LANSING- A proposed piece of legislation introduced by Grandville Republican Dave Agema is raising alarms in the public health community. Agema has proposed eliminating the Michigan Health Fund Initiative, which is a special Michigan Department of Community Health fund created by law by diverting a small percentage of sales tax revenues into the fund.
In a phone interview with Michigan Messenger Agema said the programming funded by the MHFI was funded in other areas of the MDCH budget.
The fund currently has about $9 million and is used for HIV prevention, testing and care programs in the state, as well as funding prevention programming for chronic disease such as heart disease and diabetes. In addition, the program funds sexually transmitted disease field support in tracking down patients, research into effective health promotion programming and laboratory services for the City of Detroit Health Department.
The funds are distributed to various county health departments, hospitals, churches and other private agencies, including the Michigan Public Health Institute.
Agema said he is recommending the shift of money to the Michigan Aeronautics Fund because that will help fund maintenance and expansion projects of Michigan airports. The fund would pay for runway upkeep, building upkeep and expansion of airports to accommodate more shipping and receiving into airports.
“This is so we don’t have to raise the fuel tax on our airplanes,” said Agema, a former airline pilot.
He said the federal government will give the state nine dollars for every one dollar it puts up for airports.
“There’s not a better job creator,” Agema said of the fund shift.
Agema also questions the spending of the fund, which shows roughly $5.6 million in administration costs. A spokesperson for the MDCH was not available by press time to comment on the administration costs for the program.
Bill Anstey, deputy health officer at the Kent County Health Department, said the funds from the MHFI are used to pay the salaries of the employees of the health department who conduct HIV tests. Those people not only do the tests, but they provide essential risk reduction education and counseling about risk behaviors to clients which helps reduce the risk of infection, Anstey said. Those employees also assist those who test positive in notifying sexual and needle sharing partners that they have been exposed to HIV.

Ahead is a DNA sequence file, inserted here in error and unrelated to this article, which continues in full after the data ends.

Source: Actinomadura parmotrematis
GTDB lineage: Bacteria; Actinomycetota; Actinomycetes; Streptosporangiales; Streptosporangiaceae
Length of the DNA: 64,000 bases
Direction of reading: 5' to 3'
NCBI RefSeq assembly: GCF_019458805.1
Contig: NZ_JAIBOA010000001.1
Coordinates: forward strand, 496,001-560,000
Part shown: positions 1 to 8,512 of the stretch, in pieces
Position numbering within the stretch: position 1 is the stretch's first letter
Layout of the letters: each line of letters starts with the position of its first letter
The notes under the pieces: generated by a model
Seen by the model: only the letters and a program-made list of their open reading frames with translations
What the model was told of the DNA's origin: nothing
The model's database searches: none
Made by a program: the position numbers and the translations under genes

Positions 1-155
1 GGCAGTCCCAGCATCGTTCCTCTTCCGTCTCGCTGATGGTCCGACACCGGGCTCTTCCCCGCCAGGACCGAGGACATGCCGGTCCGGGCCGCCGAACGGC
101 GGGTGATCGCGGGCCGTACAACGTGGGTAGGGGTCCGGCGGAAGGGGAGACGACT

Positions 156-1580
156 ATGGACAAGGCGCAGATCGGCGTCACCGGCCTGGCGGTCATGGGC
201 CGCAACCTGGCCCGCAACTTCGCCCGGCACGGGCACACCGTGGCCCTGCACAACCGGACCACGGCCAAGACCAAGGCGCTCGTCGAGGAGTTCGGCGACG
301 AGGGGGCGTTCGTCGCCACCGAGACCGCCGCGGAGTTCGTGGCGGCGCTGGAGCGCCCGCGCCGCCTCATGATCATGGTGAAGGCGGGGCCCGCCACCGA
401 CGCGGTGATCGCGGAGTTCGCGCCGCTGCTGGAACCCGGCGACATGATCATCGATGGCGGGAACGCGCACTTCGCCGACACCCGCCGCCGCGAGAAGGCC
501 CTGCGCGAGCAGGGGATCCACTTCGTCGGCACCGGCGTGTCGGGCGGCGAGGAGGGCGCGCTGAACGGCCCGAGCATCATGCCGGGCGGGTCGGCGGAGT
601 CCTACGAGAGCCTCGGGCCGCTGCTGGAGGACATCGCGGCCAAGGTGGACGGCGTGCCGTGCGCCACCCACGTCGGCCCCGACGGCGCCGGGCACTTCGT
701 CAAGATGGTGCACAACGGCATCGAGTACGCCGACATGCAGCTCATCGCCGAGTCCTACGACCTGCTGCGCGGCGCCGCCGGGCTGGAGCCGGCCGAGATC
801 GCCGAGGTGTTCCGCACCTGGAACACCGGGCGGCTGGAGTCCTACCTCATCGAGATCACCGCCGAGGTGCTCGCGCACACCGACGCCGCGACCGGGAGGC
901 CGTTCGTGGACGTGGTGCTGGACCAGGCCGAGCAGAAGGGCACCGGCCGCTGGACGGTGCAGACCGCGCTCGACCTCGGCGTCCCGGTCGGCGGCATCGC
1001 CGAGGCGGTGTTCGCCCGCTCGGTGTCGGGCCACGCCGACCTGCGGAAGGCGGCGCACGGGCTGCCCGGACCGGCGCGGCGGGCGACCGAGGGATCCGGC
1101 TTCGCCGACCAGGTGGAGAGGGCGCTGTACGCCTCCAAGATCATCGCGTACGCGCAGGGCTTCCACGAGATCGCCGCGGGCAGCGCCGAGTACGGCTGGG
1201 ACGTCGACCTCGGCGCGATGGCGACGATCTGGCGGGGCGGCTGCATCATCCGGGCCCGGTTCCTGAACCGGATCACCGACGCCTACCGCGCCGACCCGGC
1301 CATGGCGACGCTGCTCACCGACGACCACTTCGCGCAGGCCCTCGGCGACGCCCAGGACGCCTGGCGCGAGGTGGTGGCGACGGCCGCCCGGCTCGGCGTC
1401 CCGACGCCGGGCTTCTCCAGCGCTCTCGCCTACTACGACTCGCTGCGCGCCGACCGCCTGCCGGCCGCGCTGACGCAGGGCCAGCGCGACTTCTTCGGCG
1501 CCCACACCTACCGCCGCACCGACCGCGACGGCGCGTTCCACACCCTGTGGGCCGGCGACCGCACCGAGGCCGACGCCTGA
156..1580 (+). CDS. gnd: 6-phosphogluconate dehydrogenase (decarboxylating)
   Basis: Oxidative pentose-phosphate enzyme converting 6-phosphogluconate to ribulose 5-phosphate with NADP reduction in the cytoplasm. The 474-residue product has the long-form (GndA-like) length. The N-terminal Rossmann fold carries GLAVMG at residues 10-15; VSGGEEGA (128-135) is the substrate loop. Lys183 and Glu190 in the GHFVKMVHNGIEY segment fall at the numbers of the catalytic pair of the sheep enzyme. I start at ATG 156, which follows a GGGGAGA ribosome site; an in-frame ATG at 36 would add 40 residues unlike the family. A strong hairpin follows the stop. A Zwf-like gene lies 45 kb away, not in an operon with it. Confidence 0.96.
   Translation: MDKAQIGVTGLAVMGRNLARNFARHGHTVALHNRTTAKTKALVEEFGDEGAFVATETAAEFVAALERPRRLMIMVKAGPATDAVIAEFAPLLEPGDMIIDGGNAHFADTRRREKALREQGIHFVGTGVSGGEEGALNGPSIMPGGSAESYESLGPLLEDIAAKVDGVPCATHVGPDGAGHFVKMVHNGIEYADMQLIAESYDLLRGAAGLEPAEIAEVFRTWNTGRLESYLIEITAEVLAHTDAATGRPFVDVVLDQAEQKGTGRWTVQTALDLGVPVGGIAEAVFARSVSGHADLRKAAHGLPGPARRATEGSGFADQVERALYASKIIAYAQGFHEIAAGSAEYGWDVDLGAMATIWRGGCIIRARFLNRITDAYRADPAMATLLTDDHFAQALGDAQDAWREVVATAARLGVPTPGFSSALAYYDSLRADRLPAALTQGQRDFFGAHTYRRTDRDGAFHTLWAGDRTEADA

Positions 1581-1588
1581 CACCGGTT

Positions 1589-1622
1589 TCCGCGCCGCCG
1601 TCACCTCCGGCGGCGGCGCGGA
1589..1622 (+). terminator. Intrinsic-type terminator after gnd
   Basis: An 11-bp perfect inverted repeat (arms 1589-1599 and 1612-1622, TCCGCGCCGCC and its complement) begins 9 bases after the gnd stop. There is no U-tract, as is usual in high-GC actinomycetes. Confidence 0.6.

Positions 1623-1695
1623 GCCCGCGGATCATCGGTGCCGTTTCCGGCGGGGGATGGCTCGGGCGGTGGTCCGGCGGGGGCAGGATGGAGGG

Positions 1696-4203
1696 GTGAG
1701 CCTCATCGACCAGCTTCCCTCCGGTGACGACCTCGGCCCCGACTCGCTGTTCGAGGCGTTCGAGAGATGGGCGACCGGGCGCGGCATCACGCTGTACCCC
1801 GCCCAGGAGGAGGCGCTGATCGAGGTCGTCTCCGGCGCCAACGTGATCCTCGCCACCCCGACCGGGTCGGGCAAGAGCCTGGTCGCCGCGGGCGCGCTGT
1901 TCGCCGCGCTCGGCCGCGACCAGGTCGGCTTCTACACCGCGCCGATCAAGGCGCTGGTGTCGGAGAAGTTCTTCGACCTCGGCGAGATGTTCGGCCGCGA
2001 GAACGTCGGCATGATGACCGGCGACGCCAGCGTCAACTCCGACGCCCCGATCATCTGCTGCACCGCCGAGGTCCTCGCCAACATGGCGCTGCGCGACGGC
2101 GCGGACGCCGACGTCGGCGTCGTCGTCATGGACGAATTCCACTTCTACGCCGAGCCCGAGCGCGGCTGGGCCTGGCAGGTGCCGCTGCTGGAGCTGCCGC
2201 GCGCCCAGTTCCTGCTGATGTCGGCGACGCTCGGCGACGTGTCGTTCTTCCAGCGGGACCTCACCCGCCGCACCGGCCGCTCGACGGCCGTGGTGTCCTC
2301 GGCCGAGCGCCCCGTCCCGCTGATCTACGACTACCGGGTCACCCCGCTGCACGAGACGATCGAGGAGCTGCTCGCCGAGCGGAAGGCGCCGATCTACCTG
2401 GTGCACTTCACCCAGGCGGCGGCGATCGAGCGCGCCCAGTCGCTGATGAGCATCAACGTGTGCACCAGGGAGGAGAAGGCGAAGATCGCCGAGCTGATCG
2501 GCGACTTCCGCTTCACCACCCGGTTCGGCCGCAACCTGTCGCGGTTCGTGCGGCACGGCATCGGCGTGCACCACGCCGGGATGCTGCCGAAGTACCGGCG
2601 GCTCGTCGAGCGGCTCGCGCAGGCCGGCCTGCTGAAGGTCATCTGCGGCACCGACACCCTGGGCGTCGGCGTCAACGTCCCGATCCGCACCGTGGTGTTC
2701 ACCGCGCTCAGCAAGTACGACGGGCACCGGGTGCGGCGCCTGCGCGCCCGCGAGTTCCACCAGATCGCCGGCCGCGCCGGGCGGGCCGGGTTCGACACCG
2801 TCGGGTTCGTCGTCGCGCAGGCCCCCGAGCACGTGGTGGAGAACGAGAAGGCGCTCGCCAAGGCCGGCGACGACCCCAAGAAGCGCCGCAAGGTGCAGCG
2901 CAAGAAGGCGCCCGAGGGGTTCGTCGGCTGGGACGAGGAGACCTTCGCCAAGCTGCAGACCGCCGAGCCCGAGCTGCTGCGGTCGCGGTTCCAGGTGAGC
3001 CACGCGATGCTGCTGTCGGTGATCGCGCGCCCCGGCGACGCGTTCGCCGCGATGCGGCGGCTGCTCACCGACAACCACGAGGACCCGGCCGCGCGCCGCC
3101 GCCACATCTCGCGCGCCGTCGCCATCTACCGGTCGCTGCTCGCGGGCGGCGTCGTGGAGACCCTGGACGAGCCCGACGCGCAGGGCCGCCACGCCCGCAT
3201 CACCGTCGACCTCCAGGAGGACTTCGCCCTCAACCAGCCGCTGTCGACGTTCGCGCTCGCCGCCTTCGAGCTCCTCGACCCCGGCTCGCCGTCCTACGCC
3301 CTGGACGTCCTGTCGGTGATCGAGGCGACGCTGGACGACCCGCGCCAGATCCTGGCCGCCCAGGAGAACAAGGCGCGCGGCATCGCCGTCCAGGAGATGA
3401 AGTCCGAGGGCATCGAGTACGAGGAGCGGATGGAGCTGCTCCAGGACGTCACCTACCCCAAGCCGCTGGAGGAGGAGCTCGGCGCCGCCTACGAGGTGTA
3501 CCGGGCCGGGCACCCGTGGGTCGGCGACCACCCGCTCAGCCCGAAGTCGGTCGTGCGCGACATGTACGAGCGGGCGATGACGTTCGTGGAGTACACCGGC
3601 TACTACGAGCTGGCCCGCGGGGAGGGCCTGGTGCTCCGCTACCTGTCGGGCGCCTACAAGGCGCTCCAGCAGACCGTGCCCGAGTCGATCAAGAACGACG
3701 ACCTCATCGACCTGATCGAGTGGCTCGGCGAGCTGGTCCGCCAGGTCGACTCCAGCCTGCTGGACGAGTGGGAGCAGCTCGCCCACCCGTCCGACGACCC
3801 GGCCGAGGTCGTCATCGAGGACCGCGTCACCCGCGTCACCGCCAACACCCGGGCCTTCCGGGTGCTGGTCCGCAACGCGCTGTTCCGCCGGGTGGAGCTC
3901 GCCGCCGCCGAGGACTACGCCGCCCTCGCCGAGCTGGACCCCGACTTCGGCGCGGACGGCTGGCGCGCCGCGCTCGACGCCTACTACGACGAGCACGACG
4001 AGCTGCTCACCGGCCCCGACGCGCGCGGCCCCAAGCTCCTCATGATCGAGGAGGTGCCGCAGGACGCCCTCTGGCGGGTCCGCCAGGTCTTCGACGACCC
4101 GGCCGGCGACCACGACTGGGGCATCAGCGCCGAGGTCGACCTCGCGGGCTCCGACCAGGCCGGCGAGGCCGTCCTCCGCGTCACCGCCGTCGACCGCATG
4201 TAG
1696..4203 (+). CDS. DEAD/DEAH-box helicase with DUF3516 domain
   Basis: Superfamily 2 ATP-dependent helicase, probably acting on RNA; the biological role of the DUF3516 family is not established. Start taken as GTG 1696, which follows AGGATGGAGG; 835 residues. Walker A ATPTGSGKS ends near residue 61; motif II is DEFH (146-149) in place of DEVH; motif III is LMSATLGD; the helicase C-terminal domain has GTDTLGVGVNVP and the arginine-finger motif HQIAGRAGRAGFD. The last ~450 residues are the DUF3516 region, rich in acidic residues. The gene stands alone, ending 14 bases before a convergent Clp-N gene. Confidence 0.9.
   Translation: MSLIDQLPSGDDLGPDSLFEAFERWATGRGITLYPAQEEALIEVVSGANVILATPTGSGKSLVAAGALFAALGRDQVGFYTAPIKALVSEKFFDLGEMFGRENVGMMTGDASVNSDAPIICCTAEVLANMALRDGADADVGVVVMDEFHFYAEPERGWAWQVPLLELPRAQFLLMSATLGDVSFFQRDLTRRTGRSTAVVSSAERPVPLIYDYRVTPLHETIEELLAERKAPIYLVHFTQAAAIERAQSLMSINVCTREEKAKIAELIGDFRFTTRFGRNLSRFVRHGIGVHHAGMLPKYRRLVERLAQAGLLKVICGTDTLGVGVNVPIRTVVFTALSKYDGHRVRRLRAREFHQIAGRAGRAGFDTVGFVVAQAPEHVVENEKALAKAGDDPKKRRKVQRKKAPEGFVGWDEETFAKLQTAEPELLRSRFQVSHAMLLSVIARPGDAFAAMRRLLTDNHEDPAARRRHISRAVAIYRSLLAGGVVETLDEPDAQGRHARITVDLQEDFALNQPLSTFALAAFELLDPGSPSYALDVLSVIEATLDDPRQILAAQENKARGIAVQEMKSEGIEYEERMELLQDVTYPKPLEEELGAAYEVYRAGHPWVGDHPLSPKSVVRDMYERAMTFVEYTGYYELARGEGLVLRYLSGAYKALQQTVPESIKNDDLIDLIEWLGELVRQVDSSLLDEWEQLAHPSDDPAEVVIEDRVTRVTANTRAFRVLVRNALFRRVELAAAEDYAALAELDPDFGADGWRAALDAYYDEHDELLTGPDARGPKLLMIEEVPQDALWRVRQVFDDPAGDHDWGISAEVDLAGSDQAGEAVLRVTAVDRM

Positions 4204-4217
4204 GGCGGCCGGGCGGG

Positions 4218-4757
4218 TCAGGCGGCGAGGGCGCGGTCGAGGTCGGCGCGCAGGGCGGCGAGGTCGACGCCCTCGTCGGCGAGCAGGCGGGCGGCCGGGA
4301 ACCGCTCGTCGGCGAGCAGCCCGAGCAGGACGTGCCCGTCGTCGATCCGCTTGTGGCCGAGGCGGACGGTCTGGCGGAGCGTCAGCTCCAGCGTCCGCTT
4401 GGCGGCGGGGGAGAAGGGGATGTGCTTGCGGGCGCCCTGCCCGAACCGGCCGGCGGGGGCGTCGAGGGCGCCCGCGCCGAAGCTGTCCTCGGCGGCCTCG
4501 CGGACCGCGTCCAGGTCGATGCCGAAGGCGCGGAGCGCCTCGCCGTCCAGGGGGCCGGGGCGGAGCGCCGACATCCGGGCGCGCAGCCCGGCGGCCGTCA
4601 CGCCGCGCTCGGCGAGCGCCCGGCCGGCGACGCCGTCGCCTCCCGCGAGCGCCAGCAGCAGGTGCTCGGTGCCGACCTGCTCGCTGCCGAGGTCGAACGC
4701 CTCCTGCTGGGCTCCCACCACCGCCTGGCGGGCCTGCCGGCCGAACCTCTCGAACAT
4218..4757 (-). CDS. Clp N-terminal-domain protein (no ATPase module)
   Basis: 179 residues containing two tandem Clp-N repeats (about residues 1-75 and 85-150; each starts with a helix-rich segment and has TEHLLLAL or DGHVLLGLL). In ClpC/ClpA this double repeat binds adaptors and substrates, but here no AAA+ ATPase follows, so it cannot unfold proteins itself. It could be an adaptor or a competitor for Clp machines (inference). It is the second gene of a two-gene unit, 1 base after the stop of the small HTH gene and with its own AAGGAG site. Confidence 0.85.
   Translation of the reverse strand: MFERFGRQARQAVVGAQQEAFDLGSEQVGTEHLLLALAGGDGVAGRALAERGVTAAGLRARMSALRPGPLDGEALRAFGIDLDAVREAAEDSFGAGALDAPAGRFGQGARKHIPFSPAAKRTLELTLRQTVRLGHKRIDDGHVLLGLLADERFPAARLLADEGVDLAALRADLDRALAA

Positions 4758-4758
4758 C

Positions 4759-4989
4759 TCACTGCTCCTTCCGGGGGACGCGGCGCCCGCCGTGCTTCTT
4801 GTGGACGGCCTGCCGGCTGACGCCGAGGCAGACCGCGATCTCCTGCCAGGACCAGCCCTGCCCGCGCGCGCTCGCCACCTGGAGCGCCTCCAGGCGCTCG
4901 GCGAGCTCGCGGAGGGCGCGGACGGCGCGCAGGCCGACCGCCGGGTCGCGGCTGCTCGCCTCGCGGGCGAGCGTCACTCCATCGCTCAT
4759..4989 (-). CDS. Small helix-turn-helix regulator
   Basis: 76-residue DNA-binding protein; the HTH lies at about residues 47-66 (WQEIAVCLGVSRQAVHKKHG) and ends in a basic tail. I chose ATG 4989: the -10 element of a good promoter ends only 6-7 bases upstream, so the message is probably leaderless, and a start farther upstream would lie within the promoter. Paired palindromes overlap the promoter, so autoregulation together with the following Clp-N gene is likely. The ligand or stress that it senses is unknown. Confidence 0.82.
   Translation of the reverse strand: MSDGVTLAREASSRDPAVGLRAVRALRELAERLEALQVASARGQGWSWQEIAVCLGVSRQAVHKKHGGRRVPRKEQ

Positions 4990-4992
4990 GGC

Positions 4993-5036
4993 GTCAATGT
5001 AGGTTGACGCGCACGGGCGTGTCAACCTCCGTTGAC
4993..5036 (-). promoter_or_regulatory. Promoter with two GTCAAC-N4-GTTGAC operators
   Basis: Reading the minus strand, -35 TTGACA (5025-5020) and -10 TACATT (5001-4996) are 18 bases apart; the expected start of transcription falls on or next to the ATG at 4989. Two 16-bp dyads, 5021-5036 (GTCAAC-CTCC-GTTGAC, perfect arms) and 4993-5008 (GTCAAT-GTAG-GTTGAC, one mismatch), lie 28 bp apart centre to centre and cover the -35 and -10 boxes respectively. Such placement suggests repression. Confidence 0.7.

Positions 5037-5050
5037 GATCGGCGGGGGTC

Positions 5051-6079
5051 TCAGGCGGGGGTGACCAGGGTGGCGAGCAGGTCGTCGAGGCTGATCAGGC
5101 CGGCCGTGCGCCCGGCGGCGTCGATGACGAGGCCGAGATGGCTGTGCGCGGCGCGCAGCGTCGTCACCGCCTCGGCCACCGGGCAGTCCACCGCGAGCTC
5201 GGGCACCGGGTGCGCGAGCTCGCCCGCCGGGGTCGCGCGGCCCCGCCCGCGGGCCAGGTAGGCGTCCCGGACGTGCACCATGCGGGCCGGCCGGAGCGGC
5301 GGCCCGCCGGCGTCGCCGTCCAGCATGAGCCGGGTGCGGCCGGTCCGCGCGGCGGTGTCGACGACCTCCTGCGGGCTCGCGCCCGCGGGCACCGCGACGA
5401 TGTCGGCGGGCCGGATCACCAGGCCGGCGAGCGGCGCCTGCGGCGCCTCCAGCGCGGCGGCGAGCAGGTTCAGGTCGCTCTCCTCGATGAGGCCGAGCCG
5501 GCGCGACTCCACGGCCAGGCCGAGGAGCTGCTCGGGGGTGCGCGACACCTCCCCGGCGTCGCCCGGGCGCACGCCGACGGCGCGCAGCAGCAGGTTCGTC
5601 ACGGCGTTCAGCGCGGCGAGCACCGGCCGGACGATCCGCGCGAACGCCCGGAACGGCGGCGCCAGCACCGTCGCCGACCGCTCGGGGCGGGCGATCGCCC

The elimination of the funding would lead to the elimination of the positions, making the free and confidential HIV testing conducted at the department less likely to happen. That, he said, could have a huge impact on the epidemic’s growth. The department performs about 3,300 free confidential or anonymous HIV tests a year, Anstey said.
“(I)f people don’t know they have this disease … it will continue to be passed person to person,” Anstey said. “It is a concern any time public health funds are reduced, whether it’s to fund airport maintenance or water system upgrades, any time the county has a reduction in the money it receives it makes it more difficult to protect the public health.”
“I am truly dismayed that Rep. Agema has proposed eliminating the Michigan Health Fund Initiative to shift the funding to aeronautics,” said Helen Hicks, chief executive officer of the Michigan AIDS Coalition. “Evidently Rep. Agema believes that a human life is so insignificant that he would rather channel the $9 million dollars that is currently being used to save lives toward repairing airports.”
With the state already reporting 14,371 cases of HIV confirmed in Michigan, the costs to the state for health care for this group are staggering.
A report released by the federal government in 2006 found that the lifetime cost of living with HIV was $618,900 over the course of an average life expectancy of 24.2 years. Those costs break down as follows: 73 percent of the cost is antiretroviral medications, 13 percent inpatient care, 9 percent outpatient care, and 5 percent other HIV-related medications and laboratory costs. Most people with HIV in Michigan qualify for Medicaid coverage or the AIDS Drug Assistance Program.
In short, if there are no new HIV infections in Michigan, the state will likely spend nearly $8.9 billion over the life spans of the already 14,371 infected and identified HIV-positive people in the state.
Originally published in Michigan Messenger